Feels like only yesterday we were talking about the Spring premieres. They grow up so fast…!
It’s a great season for sequels, a good season for fantasy, and a not-too-shabby season for female protagonists. The watch list hasn’t shrunk much at all since the premiere digest (although a few shows could easily drop off in the coming weeks), so this is more of a check-in than a culling. Maybe that bodes well for Spring’s staying power?
(In other news, there’s a good chance I’m gonna retire the “Rule of Three” posts after this one. It comes too closely on the heels of the premiere reviews for me to feel like it
provides much value, and it takes significant time out of a schedule that’s becoming increasingly packed. This isn’t set in stone, but don’t be surprised if summer rolls around and we’re down to Premiere, Midseason, and Retrospective check-ins.)
The Royal Tutor
The good boys are still good and I still like this one a whole lot. I’m starting to think it was custom-made for me to help fill the ClassicaLoid-sized silly comedy hole in my heart. I’m covering it for Anime Evo, so I’ll let my Early Impressions post do the talking on this one.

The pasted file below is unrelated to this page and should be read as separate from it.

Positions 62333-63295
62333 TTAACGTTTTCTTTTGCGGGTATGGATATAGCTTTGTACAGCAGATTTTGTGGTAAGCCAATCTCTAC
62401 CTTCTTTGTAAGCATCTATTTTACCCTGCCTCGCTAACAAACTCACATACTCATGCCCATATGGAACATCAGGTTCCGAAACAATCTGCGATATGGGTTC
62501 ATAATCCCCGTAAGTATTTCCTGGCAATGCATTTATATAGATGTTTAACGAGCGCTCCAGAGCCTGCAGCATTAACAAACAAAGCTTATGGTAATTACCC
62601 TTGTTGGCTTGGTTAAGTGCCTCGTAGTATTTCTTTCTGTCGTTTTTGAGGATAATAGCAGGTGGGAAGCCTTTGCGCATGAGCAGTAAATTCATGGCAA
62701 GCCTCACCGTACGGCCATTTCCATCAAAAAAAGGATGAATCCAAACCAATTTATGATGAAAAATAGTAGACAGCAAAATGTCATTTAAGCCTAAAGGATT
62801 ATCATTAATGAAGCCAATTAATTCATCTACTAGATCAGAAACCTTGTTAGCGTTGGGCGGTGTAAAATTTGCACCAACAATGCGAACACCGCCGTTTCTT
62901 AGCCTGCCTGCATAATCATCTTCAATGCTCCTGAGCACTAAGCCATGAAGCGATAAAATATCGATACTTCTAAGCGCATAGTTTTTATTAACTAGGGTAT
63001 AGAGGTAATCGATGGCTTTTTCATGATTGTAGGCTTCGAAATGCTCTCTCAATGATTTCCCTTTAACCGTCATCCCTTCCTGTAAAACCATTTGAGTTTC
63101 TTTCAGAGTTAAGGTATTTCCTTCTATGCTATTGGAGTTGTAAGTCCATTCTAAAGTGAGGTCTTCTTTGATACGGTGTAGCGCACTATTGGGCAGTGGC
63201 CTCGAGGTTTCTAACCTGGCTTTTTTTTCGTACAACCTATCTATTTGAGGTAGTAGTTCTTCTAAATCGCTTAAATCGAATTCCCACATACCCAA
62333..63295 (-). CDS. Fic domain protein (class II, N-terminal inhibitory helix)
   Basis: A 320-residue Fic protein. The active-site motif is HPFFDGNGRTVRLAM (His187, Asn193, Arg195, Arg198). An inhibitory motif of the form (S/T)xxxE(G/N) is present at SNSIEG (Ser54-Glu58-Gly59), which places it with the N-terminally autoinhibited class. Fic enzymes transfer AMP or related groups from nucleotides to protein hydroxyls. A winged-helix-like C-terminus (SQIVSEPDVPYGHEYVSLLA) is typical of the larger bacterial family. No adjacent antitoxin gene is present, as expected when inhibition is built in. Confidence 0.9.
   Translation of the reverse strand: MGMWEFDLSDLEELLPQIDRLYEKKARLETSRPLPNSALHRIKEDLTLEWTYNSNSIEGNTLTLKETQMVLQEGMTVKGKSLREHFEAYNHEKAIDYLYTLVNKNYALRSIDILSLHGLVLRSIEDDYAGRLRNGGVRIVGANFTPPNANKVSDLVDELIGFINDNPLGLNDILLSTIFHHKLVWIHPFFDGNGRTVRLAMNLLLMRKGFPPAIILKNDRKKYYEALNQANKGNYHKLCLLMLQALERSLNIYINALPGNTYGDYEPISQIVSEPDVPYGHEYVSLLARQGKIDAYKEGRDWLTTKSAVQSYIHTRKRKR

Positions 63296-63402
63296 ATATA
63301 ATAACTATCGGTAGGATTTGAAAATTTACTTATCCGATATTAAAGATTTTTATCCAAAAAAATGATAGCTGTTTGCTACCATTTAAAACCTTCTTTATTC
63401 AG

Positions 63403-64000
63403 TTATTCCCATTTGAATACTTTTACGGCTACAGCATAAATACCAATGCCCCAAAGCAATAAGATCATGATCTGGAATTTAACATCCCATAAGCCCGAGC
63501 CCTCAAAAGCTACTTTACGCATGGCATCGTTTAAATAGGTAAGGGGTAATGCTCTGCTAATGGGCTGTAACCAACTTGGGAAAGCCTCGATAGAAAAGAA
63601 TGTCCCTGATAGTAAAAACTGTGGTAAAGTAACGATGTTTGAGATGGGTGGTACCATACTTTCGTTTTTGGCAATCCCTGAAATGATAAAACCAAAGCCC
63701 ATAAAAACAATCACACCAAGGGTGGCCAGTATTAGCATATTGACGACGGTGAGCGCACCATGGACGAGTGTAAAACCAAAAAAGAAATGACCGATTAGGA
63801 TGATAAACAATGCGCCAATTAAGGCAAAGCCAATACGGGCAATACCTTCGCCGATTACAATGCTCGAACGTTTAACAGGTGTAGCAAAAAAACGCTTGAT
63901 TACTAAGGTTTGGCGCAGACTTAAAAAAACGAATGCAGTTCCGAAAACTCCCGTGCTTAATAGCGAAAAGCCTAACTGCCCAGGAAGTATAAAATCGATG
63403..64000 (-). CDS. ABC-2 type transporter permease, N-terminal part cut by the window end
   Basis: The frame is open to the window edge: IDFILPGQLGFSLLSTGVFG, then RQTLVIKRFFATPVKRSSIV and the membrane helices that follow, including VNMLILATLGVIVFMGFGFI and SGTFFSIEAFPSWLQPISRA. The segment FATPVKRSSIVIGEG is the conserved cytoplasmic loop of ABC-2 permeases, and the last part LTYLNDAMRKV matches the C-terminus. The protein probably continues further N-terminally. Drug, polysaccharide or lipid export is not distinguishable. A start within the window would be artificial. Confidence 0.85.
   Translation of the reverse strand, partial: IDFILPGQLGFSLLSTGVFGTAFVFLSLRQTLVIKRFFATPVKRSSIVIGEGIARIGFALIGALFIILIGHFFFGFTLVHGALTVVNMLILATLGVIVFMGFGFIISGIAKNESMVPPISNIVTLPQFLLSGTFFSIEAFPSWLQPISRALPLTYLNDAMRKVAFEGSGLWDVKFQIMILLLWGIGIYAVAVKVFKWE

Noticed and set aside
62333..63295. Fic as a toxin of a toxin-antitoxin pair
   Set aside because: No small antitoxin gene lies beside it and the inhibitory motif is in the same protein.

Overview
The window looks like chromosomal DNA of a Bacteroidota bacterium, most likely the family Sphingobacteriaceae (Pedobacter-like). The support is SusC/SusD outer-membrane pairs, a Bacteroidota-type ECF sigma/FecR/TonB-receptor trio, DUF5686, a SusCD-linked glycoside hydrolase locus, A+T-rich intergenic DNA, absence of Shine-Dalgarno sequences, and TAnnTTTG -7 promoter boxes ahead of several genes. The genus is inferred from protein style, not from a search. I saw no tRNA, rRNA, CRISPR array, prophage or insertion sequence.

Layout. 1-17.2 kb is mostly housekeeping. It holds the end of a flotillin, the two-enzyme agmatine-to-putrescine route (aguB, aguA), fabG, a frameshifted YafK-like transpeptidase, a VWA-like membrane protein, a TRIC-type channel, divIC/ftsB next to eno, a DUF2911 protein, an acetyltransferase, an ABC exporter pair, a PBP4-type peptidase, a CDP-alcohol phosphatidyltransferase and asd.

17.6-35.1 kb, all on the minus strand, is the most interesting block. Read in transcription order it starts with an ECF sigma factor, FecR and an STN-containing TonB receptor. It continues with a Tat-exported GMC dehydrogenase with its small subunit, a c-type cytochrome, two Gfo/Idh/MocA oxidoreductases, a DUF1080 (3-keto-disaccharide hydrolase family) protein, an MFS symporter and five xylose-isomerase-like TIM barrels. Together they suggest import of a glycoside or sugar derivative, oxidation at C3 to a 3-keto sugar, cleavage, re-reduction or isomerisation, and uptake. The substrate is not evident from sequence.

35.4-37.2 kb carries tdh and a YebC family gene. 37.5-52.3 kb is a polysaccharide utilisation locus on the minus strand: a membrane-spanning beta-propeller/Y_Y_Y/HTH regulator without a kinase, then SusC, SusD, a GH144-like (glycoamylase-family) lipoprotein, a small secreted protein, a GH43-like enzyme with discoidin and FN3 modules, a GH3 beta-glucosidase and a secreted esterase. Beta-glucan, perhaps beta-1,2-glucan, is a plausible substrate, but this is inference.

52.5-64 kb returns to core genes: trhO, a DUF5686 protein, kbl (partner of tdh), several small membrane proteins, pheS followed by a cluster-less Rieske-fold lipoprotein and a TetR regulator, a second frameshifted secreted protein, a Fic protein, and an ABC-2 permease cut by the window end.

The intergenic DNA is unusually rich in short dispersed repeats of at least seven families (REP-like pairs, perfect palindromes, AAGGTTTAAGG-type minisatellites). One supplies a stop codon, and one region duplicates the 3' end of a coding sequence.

This is still the best-executed series of the season, blending coming-of-age narrative with small-town ensemble sitcom and…oh dang, I just realized. It’s anime Parks and Rec. It has the same character-driven focus, fond teasing of small-town locals, and doesn’t flinch from acknowledging sometimes dreary reality (such as people ignoring a growing problem because they won’t ever have to deal with it personally) while still hanging on to the possibility of something better. Huh. No wonder I enjoy it so much.
We’re only three episodes in but it’s already a series I don’t feel like I need to worry about. I can watch it whenever, and I can count on it to entertain through distinct dialogue and character interactions along with alternating bursts of dry humor and optimistic sincerity. I can also count on it to treat its female cast as real people, with diverse strengths and failings, which is always a big plus. It’s still eclipsed by a few shows as far as “personal favorite” goes, but I also don’t have any real critiques. Sakura Quest is good, y’all. Check it out if you haven’t already.
- Attack on Titan: Turns out all this show had to do to earn my interest was focus on literally anyone other than Eren. Season 2 has been quality action/horror thus far, and for maybe the first time ever I genuinely give a damn about what’s happening to its cast. Looks like I’m on board after all.
- My Hero Academia: Even the obligatory tournament arc can’t kill my enjoyment of this earnest series. I’ll watch this group of kids face any challenge, and I will be inspired every darn time.